Biological Invasions

, Volume 20, Issue 11, pp 3179–3191 | Cite as

Non-native plants affect generalist pollinator diet overlap and foraging behavior indirectly, via impacts on native plant abundance

  • Sandra GillespieEmail author
  • Elizabeth Elle
Original Paper


Flowering invasive plants can have dramatic effects on the resource landscape available to pollinators. Because many pollinators exhibit behavioral plasticity in response to competitor or resource density, this in turn can result in impacts on ecological processes such as pollination and plant reproduction. We examine how interactions between five common generalist eusocial bees change across an invasion gradient by examining how bee abundance and diet overlap changed with variation in both invasive plant abundance and competitor abundance in a temperate oak-savannah ecosystem. Specifically we focus on the bumblebees Bombus bifarius, B. mixtus, B. melanopygus and B. vosnesenskii, as well as the non-native honeybee Apis mellifera, and their interactions with the native flowering plants Camassia quamash, Camassia liechtlinii, and the invasive shrub Cytisus scoparius. We further examine whether changes in pollinator visits to the invasive and two common native plants can explain changes in diet overlap. Abundance of the invasive plant and other common floral resources had strong impacts on focal bee abundance, with certain species more likely to be present at highly invaded sites. This may be because highly invaded sites tended to be embedded in forested landscapes where those bees are common. Diet overlap was most affected by abundance of a common native plant, rather than the invasive plant, with diet overlap increasing non-linearly with abundance of the native plant. Furthermore, Apis mellifera, did not appear to have direct competitive effects on native bumblebees in this habitat. However, visit patterns suggest that bees most abundant at highly invaded sites may compete for access to native resources. Thus the impacts of this invasive plant on our focal bee species may be primarily indirect, via its’ competitive effects on native plants.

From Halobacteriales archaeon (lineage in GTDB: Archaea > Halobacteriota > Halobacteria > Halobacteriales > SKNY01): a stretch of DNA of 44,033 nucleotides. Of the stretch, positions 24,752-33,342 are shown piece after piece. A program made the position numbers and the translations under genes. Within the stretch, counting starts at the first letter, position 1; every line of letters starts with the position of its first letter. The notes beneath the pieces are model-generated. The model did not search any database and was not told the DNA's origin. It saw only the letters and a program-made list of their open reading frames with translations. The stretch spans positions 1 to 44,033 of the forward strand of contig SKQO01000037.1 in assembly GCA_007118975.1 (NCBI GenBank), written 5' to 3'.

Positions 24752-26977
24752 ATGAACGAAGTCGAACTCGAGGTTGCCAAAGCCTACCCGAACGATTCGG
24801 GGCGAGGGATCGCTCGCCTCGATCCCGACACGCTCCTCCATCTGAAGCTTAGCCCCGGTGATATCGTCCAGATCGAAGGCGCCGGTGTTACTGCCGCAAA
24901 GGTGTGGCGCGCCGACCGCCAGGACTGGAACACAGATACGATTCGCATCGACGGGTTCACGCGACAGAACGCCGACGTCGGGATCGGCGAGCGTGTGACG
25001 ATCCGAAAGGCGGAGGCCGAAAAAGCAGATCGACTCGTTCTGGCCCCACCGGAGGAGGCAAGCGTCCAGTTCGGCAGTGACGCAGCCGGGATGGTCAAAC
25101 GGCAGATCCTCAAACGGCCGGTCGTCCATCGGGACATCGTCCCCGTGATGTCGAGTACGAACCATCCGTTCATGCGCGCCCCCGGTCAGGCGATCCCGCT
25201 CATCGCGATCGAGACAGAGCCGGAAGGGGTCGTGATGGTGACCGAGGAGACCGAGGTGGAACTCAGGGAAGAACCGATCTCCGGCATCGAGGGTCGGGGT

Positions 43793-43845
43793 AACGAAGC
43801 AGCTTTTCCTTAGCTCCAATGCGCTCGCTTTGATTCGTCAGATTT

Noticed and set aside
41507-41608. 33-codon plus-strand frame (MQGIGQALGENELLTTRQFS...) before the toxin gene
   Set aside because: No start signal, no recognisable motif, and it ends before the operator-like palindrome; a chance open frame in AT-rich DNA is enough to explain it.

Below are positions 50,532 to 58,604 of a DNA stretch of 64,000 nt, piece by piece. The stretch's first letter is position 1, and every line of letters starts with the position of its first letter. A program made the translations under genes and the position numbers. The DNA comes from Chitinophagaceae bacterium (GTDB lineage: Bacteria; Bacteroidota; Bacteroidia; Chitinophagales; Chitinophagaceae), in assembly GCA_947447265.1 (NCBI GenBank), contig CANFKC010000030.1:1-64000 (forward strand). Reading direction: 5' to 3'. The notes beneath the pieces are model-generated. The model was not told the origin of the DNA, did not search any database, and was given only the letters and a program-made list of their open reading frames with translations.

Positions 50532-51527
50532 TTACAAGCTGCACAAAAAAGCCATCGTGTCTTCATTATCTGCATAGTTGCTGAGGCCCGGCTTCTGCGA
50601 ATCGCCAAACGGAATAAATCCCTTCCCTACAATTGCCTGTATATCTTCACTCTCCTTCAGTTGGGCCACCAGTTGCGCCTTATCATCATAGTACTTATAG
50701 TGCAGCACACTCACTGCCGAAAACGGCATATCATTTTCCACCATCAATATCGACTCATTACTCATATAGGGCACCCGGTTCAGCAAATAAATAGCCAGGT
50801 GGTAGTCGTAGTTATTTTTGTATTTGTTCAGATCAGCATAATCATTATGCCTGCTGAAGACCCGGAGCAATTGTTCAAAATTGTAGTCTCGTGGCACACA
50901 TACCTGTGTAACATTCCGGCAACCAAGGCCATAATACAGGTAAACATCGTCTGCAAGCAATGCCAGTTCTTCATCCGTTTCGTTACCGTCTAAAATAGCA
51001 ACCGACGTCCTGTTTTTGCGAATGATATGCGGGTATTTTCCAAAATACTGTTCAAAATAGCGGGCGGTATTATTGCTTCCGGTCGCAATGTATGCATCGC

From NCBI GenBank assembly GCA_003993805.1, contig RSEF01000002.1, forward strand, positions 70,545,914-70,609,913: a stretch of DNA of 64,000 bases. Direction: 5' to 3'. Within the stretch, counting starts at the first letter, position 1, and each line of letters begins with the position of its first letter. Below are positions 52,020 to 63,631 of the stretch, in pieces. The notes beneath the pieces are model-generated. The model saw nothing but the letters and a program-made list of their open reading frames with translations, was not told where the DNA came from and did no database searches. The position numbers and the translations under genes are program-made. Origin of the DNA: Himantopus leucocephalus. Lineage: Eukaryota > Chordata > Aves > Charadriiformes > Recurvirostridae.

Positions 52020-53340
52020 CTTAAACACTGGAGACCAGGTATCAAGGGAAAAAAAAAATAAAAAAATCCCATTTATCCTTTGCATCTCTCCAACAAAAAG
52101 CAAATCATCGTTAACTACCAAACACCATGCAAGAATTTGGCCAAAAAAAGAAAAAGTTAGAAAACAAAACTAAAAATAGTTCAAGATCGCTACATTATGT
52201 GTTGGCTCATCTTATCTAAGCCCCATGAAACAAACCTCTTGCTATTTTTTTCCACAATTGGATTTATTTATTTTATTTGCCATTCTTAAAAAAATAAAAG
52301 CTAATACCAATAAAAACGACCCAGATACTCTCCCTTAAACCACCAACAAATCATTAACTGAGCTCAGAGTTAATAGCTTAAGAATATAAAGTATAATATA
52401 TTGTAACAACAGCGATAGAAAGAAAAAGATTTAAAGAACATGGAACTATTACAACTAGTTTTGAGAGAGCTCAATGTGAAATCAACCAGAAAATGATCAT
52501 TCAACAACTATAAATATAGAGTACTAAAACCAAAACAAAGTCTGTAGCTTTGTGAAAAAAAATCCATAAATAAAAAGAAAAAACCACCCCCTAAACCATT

Behavioral plasticity Competition Invasive Bombus Pollination 



We are grateful to Julie Wray, Lindsey Button, Ranah Chavoshi, Jessica Bayley, Severin Vallaincourt and Tiia Haapalainen for field assistance; the cities of Oak Bay, Victoria, and Esquimalt, the District of Saanich, the Capital Regional District, and the National Research Council of Canada for site access; and Simon Fraser University and the Natural Sciences and Engineering Research Council (NSERC) of Canada for funding (Discovery Grant to E.E. and Undergraduate Student Research Award to J.B.).

Supplementary material

10530_2018_1767_MOESM1_ESM.docx (34 kb)
Supplementary material 1 (DOCX 33 kb)


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Copyright information

© Springer International Publishing AG, part of Springer Nature 2018

Authors and Affiliations

  1. 1.University of the Fraser ValleyAbbotsfordCanada
  2. 2.Evolutionary and Behavioural Ecology Research Group, Department of Biological SciencesSimon Fraser UniversityBurnabyCanada

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